This is climate change: Ohio's water crisis was a man-made disaster

Industrial agriculture, invasive species and warming temperatures are all vital parts of this weekend's big story

Published August 4, 2014 3:15PM (EDT)

Satellite image of 2011 Lake Erie bloom (the most severe in decades)      (MERIS/NASA)
Satellite image of 2011 Lake Erie bloom (the most severe in decades) (MERIS/NASA)

Over the weekend, 400,000 people in northwest Ohio were told that their tap water was no longer safe to drink, cook with or bathe in. Water at a treatment plant had tested positive for dangerously high levels of toxins. Residents were warned that microcystis, the bacteria behind the chaos, can cause skin rashes and burns, along with vomiting, diarrhea and liver problems. It's been known to kill pets and livestock. And boiling water, officials added, only makes the problem worse. Life came, temporarily, to something of a standstill until 9 a.m. Monday when, after extra, precautionary delays, Toledo Mayor D. Michael Collins finally declared the water safe again.

Welcome to life -- weird, chaotic, scary, disruptive -- in a changing climate. The direct cause of Ohio's water problems, according to city officials, was likely an algae bloom in Lake Erie. The cause of the algae bloom? In a word: Us.

The lake, the world's largest freshwater system, has been increasingly overwhelmed by an influx of phosphorus: runoff from industrial agriculture and from urban sewage treatment plants. Meanwhile, summer has been becoming hotter and longer, conditions that promote the algae's spread. An oft-cited study, published in 2013 in the journal Nature, found that those two factors combined are contributing to an increase in harmful algae blooms -- a problem, the researchers added, that's "only going to get worse.”

In Lake Erie's recent history, the worst actually occurred in 2011, when the bloom (picture above) set records and impacted more than half of the lakeshore. Similar events, the NOAA notes, commonly plagued the lake in the 1960s and '70s, until a ban on phosphorous in laundry detergents reduced harmful runoff. Over the past decade, they've returned, and have been steadily increasing. These days, the Guardian notes, fertilizer use in farming is by far the largest contributor of phosphorus to the lake. Climate change, which makes dry places drier (hence, California's drought) also makes wet places wetter -- heavier springtime rainfall in the region is also believed to be contributing to the problem by increasing runoff from farms and sewage systems. Oh, and we also accidentally introduced zebra mussels to the Great Lakes back in the 1980s; the invasive species, which have since taken over the waters, contribute to algal blooms as well by altering the composition of the water.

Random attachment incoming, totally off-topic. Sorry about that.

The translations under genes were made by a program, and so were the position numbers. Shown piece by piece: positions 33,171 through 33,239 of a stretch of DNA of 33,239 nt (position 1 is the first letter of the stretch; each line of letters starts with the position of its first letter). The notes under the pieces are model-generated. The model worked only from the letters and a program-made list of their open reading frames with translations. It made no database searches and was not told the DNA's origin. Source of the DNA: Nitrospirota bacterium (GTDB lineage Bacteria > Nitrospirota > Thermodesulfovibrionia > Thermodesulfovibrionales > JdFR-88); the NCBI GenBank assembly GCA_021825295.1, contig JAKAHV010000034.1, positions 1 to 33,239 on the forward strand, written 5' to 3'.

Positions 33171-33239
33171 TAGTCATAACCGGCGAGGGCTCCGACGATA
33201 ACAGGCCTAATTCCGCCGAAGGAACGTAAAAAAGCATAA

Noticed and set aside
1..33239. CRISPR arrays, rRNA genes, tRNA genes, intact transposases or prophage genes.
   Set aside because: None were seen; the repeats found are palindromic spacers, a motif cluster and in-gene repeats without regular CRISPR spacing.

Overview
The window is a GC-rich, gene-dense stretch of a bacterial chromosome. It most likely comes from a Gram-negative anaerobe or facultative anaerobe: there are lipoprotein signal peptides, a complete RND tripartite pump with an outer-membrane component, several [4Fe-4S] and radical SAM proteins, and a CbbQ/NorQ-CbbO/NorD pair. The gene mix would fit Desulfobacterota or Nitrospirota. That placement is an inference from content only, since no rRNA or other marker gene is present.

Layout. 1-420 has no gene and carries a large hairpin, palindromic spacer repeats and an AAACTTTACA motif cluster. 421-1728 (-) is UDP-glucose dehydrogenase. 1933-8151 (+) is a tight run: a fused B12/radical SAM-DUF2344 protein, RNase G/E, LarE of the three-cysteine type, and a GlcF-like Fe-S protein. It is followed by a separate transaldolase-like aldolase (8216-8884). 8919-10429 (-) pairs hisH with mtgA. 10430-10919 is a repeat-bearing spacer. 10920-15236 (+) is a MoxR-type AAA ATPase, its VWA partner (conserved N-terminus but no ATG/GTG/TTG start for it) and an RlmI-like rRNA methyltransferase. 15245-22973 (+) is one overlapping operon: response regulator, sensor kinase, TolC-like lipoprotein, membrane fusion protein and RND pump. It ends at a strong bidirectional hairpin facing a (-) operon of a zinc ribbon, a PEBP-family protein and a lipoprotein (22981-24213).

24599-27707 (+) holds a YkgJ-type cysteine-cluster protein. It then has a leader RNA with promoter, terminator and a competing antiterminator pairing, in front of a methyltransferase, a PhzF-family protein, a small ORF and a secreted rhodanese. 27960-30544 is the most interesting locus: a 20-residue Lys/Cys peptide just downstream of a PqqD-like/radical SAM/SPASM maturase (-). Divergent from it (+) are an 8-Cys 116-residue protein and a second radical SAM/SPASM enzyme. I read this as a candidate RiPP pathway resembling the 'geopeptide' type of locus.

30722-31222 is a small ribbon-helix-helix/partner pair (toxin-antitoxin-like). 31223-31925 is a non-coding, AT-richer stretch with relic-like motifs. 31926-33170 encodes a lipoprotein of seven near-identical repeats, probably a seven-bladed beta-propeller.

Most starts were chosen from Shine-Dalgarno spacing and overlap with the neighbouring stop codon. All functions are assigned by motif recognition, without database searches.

(It's not just Lake Erie at risk, as ClimateProgress notes: The EPA labels harmful algae blooms "a major environmental problem in all 50 states"; a recent report finds toxic algae in at least a third of 123,000 major U.S. lakes. Vox dug up a 2012 paper that labeled blooms around the world "one of the most serious health risks of the 21st century.")

Most of those factors have obvious, if difficult solutions. The amount of phosphorus allowed to contaminate Lake Erie needs to be reduced. Infrastructure improvements are needed to help sewer systems deal with heavier rainfalls without overflowing and further polluting waterways. Reducing our reliance on fossil fuels, important for many reasons, also counts here, because if global warming continues on its current course, summers in Toledo could be up to 10 degrees hotter by the end of the century.

"There's a systematic challenge we face here in the Great Lakes region that's much bigger than the current water crisis in Toledo," said Collin O'Mara, president and CEO of the National Wildlife Federation, emphasizing the role of climate change to reporters. "If we don't get our arms around it, we will see property values decline, tourism decline, and wildlife impacted, too. I encourage everyone to consider the broader issues."

What happened this weekend in Ohio can't be called a natural disaster -- the handprints of human activity are all over it. It also can't, in good faith, be said that climate change caused it -- no more than it can be said that it caused natural disasters like California's drought or last fall's deadly typhoon in the Philippines. But you'd better believe that climate change is an important part of all of those stories: As the U.N.'s Intergovernmental Panel on Climate Change concluded earlier this year, climate change is a "threat multiplier": it's takes existing problems, and it makes them worse. Miss that, and you're missing the whole story.

By Lindsay Abrams

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